UPDATE: Shuster & A4A’s House Legislation, Aiming to Privatize ATC

The next step in the legislative process happens later today. In the House, the Appropriations Committee’s THUD Subcommittee (Transportation, Housing & Urban Development) does a bill markup hearing. It is set to start at 7:00pm (though, it may have a slightly different start time, as it needs to follow a voting process). Click here to access the webcast.

As background material, the House (led by Transportation & Infrastructure Committee chair Bill Shuster) is pressing to privatize ATC. There is substantial opposition. In the House, most significant opposition has been voiced by the ranking Democratic Party committee member, Representative Peter DeFazio (OR). Mr. DeFazio has deep knowledge of the issues, as he has formerly chaired the Aviation Subcommittee. However, given the vast division in the House today, even the best reasoning is simply outnumbered. So, the proposal advanced out of the Subcommittee, and then was approved by the House Transportation & Infrastructure Committee on June 8th.

The Senate, on the other hand, continues to oppose the privatization concept. So, at this time, there are two different legislative proposals moving forward, the main difference being the inclusion of ATC privatization in the House version, but the exclusion of ATC privatization in the Senate version. Logically, if two versions pass, this will all end up in conference, where a lot of wheeling and dealing will happen. Strategically, Shuster and the Av/Gov Complex players (which includes FAA, though of course at this stage of the process, FAA Adminsitrator Huerta and the agency are very careful to ‘look’ like they are neutral!) will throw bones to selected parties, to gain just enough support to pass their proposal. They’ll also try to conflate; e.g., people upset about cramped seating will feel pressured to allow ATC privatization, if that is what they must do to pass language mandating wider seats and longer seat pitch. It’s crazy; it’s stupid; but this is how the dysfunction goes, every year … and it is only getting worse.

Here are a couple video news clips. Amy Goodman, at Democracy Now, offers an excellent review of Trump’s endorsement of the proposal to privatize ATC, announced on Monday June 5th. The video includes a lengthy interview of Paul Hudson, president of Flyers Rights.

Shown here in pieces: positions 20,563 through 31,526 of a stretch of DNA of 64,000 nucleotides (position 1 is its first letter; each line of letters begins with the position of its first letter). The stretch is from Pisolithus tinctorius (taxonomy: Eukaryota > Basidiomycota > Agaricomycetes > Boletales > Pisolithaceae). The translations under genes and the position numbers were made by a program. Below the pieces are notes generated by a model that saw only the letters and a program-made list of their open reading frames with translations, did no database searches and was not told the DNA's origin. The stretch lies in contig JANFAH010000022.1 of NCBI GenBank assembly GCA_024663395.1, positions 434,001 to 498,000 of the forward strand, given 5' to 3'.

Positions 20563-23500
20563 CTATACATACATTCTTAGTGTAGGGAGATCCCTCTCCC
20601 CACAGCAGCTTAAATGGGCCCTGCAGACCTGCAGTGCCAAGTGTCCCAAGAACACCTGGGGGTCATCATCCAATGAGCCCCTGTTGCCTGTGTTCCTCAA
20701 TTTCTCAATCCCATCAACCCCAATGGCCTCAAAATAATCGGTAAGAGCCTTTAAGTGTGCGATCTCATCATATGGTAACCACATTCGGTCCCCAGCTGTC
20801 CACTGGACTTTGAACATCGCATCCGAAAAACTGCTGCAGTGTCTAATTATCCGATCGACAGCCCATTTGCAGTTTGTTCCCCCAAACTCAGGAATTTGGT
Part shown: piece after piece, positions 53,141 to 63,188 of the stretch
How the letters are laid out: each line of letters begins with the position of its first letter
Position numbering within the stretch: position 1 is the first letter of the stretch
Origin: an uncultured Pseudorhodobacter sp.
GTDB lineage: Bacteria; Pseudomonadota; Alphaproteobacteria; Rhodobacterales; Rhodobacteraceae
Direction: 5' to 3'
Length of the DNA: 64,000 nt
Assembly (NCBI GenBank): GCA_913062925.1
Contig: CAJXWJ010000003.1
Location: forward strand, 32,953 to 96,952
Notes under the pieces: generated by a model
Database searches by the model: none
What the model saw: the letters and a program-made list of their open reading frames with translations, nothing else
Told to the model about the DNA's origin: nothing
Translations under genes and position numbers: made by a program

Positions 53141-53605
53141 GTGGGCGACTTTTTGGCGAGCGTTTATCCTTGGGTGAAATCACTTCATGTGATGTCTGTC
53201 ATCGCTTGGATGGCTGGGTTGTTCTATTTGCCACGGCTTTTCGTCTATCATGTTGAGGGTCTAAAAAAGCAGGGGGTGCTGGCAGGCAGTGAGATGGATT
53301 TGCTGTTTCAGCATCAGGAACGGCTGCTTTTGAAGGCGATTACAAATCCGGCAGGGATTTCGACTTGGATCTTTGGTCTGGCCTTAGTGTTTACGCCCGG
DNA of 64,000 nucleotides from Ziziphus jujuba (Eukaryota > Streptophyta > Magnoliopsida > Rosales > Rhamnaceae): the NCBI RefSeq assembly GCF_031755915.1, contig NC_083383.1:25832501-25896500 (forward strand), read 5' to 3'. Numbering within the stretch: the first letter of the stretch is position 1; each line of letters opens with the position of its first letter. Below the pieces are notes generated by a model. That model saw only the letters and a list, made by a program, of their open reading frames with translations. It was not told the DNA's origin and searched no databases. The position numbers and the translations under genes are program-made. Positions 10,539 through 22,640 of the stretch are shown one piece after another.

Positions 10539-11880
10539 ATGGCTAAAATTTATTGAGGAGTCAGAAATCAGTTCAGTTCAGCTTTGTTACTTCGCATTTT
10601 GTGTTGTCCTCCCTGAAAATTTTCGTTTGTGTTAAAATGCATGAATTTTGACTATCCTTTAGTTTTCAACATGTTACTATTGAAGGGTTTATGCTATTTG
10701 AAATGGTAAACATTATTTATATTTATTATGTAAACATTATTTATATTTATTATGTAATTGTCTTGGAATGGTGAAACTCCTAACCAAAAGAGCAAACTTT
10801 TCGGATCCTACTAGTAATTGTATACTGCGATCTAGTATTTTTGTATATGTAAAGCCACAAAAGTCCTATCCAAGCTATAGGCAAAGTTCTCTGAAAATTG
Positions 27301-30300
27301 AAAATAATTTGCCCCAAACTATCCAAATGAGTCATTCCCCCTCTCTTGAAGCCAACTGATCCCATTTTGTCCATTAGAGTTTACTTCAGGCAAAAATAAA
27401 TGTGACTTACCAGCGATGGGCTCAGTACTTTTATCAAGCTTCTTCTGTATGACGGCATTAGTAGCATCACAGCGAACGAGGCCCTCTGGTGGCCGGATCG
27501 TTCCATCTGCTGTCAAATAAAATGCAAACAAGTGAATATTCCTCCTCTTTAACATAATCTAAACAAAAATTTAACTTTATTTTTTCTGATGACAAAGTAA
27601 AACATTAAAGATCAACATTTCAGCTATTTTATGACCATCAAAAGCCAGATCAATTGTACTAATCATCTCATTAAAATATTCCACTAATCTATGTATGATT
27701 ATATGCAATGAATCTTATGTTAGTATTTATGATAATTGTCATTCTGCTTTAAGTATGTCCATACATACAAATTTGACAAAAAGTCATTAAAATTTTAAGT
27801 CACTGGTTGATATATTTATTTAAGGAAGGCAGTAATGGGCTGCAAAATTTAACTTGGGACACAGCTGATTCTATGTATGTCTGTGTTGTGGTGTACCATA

In another excellent video clip, the same subject is covered by Thom Hartmann, at The Big Picture. He interviews economist Dr. Richard Wolff.

House Subcommittee on Aviation to Hold 6-15-2016 Hearing on ATC Issues

The House Subcommittee on Aviation, chaired by U.S. Rep. Frank LoBiondo (R-NJ), will hold a hearing next week to review the Federal Aviation Administration’s (FAA) air traffic controller hiring, staffing, and training plans and related issues. Here is a portion of the press release, including times and a list of the four witnesses:20160615scp.. 'FAA’s Air Traffic Controller Hiring, Staffing & Training to be Focus of Hearing' (portion of House Aviation Subcomm Press Release)


The House Transportation and Infrastructure Committee, under Chair Bill Shuster, has been pushing hard to privatize ATC. Although most controllers are opposed, the NATCA leadership has been offering testimony and news stories that are aimed at getting Congressional approval of ATC privatization. One of the witnesses is Paul Rinaldi, head of NATCA, who has been pressing an absurd point, claiming ATC is using archaic technologies including ‘paper strips’. Another witness, Randy Babbitt, was forced to resign from his position as FAA Administrator when he failed to report an alcohol/driving charge after a Christmas party in 2011; after his abrupt resignation, he was quickly hired by Southwest Airlines.


Below are scrollable PDF files listing the committee members. These may be helpful for identifying speakers during the proceedings. They also can be used to study how powerful Congressional committees are structured, and how severely gerrymandered their districts tend to be (to ensure their reelection).

Click on either of the two images below for a scrollable view; red shows republican members (R) PDF file, blue shows democrat members (D) PDF file.
Aviation Subcommittee members are marked with a blue box around their name. Click on the PDF links to download either list.


UPDATE, 6/15/2016 at 12:23 EDT: — The hearing ended at 12:19. Random notes are viewable on page 2 of this Post. Additional updates will follow.

AIRR: Going Nowhere (while Shuster schleps in Florida!)

FAA’s arrogance in ignoring NextGen noise impacts is legendary, but that arrogance is amazingly exceeded by Bill Shuster, Chairman of the House Committee on Transportation and Infrastructure. And, it is all a glaring conflict of interest.

On Day One, Mister Shuster is waterboy for lobbyist Airlines for America (A4A), pushing a poisoned legislative proposal that would grant the airlines control of ATC via a so-called ‘not-for-profit privatization’ scheme; on Day Two, Mr. Schuster is ‘on the beach and tipping cocktails’, hanging in Florida with his best buddies: lobbyist A4A CEO Nick Calio, and A4A VP of Government Affairs Shelley Rubino. Oh, and the A4A Government Affairs VP also happens to be ‘engaged’ in a personal relationship with Mr. Shuster.

Click on the image below for a scrollable view; the PDF file may be downloaded.